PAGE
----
Friday, December 20, 2013

Making Butter in the 1820 Kitchen

Stephenson House's wooden butter churn
One of the most popular activities in the kitchen at Stephenson House is butter churning. There is something about making butter in an old-fashion wooden churn that pulls everyone into the kitchen (or maybe it's the lure of good smelling treats wafting through the air). Most of our volunteers have helped with this activity and enjoyed the products of their labor. I guarantee fresh churned butter and buttermilk taste 100% better than any store bought brand. It will not have all the preservatives either.

Butter making is defiantly a hands-on activity where everyone can help. We often let visitors get their bicep workout in for the day by lending a hand in the churning process.

Stephenson House purchased its wooden churn from Beaver Buckets several years ago ( and it's been in regular use ever since. There are other types of churns available on the market if you want to buy one or you can simply use an old canning jar.

What we use at Stephenson House......

  • Wooden churn 
  • Heaving Whipping cream (1-2 quarts, depending on how much we  want to make)
  • several pitchers of water for washing the butter (or someone to run back and forth to the well)
  • butter paddle
  • cheese cloth (precut squares that will fit over the top of the bowl used to pour the contents of the churn in. Do this before starting to churn.)
  • two large bowls
  • bucket 

We purchase heavy whipping cream from a local grocery store to make our butter. It is practically impossible to get anything other than heavy whipping cream to make butter unless you live on a farm with milk cows. Leave the cream sitting on the counter at room temperature overnight so it clabbers. We usually sit it out about 4 p.m. if we plan to use it by late morning the next day.

Once it's clabbered pour it into the churn. Now the workout begins. Take the plunger (the one attached to the churn, not the one in the restroom!) and start churning the cream in a steady up and down motion. Try to keep a rhythm as you churn. The process of churning the cream take anywhere from 10 minutes to three hours. We have found that the weather plays a big part in the success of our butter.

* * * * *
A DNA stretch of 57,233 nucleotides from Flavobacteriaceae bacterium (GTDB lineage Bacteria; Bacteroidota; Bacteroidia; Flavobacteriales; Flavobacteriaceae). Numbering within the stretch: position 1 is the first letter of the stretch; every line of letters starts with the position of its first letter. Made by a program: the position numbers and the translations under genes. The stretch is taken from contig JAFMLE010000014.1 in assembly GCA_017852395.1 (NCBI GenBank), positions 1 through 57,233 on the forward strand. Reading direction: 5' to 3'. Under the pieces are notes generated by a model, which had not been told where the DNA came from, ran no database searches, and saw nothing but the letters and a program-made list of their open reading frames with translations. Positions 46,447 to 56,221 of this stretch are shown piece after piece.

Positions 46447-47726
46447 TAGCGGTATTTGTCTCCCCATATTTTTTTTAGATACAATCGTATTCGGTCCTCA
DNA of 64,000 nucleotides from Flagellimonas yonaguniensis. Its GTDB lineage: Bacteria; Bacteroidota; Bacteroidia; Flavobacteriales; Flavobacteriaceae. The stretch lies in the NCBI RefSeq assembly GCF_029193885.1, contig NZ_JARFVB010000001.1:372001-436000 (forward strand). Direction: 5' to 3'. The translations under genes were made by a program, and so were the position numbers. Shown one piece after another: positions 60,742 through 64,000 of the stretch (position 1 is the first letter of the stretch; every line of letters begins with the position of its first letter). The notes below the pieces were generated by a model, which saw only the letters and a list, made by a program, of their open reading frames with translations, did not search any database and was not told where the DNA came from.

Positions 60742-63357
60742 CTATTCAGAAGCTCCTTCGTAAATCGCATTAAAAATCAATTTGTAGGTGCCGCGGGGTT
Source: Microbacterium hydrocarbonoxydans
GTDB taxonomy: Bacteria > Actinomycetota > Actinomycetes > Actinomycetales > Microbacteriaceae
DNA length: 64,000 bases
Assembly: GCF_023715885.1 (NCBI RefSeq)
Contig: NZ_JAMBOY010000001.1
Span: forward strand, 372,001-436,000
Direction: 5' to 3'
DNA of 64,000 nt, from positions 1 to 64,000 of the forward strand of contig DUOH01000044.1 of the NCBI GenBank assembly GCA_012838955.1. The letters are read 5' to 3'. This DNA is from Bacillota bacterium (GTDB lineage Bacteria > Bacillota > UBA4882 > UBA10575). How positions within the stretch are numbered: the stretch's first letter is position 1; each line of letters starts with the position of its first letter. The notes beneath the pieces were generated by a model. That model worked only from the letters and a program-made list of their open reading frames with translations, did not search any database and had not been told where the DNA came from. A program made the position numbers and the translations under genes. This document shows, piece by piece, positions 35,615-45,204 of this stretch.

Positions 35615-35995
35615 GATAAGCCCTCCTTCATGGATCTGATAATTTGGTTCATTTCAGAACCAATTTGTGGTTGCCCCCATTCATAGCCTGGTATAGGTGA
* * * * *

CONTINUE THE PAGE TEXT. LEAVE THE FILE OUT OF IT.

A docent churns butter in the 1820 kitchen. Notice the chunks of cream (soon to be butter) around the plunger opening.
When the cream begins to turn to butter there is a distinct change in how the plunger feels and sounds. The cream begins to separate from the fat, making the plunger harder to push/pull up and down. The opening where the plunger is inserted into the lid will begin to have chunks of butter form around it (see above photo). Remove the plunger and lid to check the contents of the churn at this point. There should be buttermilk and butter in the churn if it's ready. The texture of the butter should feel firm like butter at room temperature. If is to runny then continue churning until it changes. Be Warned....if you over churn the mixture, the butter and buttermilk will turn back to cream.

Our redware bowls, butter paddle and large pitcher.

Now the contents of the churn need to be poured into a large bowl covered with three to four squares of cheese cloth (layered on top of each other and large enough to hang over the sides). We prepare the bowl with the cheese cloth before we start churning so it's ready when the butter is done.

Bowl with four layers of cheese cloth.

Pouring the contents of the churn into our cheesecloth covered bowl. It's always good to have extra we have several willing helpers. The chunks of butter are very noticeable in this photo.

Scrap out any leftover bits of butter from the churn. Again, extra hands are wonderful...and a really LONG handled spoon.

Everything is in the bowl and ready to be separated.

Now grab all of the side of the cheese cloth and squeeze out the buttermilk.

You can see the buttermilk pouring out of the cheesecloth into the bowl. The butter is wrapped up in the cheese cloth in this photo. It will be put into the large redware bowl next and washed.

Now the butter needs to be washed to remove all the remaining buttermilk or it will spoil. You'll need lots of water for this step. The green bowl contains the buttermilk that we will use for biscuits or whatever cooking need arises.
Use a butter paddle or large spoon to turn the butter over and over in the water.

The water will turn cloudy quickly. Keep pouring it off into a waste container then add fresh water until the water no longer clouds. This will take a while but you'll want to be sure it's clean or it will sour.
Once the butter is clean, you may choose to add salt to help preserve it. We don't add salt at Stephenson never lasts long enough to go bad.

The butter is now ready to use, as well as, the buttermilk. We usually have a large amount of butter at the end of the day. It is a great addition to the table and tastes so much better than anything you can buy in the store. Enjoy!

Now comes the real the churn. Ugh!